Gambian authorities not prosecuting UDP convoy attacker

Gambian authorities not prosecuting UDP convoy attacker

Gambian authorities in the city of Bwiam are declining to release any information about a man who attacked the convoy of the main opposition UDP party in the Foni city of Bwiam, 43 miles east of the administrative capital of Brikama.

The man, who is said to be in his late 30s attacked the convoy attempting to reach the party’s presidential candidate Adama Barrow with a pickaxe. Barrow has been nominated to lead a coalition of seven opposition parties on Sunday, at a convention outside of the capital, Banjul.

The police intervened arresting the unknown man but later released him without any charges.

A video of the incident surfaced online but the UDP could not provide any further details regarding the handling of the case.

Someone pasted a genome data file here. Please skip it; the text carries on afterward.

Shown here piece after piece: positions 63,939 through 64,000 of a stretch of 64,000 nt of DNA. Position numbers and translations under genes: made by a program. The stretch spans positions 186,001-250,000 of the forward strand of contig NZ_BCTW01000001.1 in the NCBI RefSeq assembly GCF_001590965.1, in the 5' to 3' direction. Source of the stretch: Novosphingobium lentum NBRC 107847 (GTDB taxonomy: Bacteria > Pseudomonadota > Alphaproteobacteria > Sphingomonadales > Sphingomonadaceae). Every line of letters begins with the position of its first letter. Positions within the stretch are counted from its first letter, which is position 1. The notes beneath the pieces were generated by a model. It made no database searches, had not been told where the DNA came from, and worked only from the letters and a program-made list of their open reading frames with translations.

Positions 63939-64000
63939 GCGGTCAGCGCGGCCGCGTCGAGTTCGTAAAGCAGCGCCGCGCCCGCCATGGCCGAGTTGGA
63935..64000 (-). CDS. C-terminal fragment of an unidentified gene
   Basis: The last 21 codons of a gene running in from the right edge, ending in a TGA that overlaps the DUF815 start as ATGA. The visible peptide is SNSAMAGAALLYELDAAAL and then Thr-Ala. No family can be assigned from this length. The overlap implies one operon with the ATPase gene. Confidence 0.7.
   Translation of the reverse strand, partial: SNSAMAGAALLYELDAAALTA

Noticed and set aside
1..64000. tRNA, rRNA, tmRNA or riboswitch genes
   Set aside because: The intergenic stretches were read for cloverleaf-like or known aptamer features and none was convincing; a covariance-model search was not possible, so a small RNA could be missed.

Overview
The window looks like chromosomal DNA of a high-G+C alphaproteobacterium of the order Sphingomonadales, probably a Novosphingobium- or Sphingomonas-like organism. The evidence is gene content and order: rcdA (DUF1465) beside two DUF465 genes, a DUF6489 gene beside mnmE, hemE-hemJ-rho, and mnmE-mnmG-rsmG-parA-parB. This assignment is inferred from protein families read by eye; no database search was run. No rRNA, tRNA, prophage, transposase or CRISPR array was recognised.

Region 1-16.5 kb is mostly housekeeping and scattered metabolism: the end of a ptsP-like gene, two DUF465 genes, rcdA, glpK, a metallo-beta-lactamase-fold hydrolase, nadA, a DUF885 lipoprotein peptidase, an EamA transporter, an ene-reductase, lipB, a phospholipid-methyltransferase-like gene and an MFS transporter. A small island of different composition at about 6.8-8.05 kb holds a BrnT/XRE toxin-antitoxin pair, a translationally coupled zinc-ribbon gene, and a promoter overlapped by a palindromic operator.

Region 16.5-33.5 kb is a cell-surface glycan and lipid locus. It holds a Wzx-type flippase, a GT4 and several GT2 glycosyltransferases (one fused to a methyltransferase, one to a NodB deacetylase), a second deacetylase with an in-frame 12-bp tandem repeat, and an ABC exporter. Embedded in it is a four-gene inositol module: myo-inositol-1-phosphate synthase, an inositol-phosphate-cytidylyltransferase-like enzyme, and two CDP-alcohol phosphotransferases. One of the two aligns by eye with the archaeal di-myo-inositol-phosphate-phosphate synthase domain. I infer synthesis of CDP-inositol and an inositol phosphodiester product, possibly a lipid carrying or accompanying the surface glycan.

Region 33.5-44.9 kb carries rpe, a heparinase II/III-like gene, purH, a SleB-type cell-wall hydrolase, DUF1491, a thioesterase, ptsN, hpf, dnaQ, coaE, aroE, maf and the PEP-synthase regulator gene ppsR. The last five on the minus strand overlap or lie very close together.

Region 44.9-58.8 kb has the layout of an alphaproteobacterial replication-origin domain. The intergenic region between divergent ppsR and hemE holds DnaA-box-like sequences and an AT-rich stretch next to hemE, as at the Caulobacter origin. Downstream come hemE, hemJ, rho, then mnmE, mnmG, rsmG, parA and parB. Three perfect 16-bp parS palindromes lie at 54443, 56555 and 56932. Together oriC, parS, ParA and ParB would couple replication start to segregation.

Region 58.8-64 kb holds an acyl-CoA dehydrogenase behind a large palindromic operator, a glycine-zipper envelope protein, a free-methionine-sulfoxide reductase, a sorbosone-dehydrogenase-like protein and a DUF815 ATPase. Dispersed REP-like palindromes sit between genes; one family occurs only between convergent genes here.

The man is suspected to be a member of the ruling APRC party and as result is unlikely to be prosecuted, political activists say.

The Gambia’s military chief has warned against electoral violence in the West African country and said those found wanting will be dealt with regardless of their political affiliation.

The pre-electoral environment in The Gambia turned violent causing an international condemnation when the riot police used excessive force to suppress series of protests in and around the capital. More than 50 opposition supporters have since been arrested sent to prison, including the UDP leader Ousainou Darboe.

The UN said at least two opposition activists have died in prison, including one that was tortured in custody. Requests by the UN to conduct a fact-finding mission have not been responded to and Gambian authorities are fighting an investigation attempt by the African rights commission.

The country’s President Yahya Jammeh made a unanimous decision last week to withdraw from the International Criminal Court, sending signals of a brutal post-electoral crackdown in this small country.

Electoral observers say intimidation has been used as a tactic is previous presidential polls with ECOWAS ruling the country’s 2011 votes as not free and fair.

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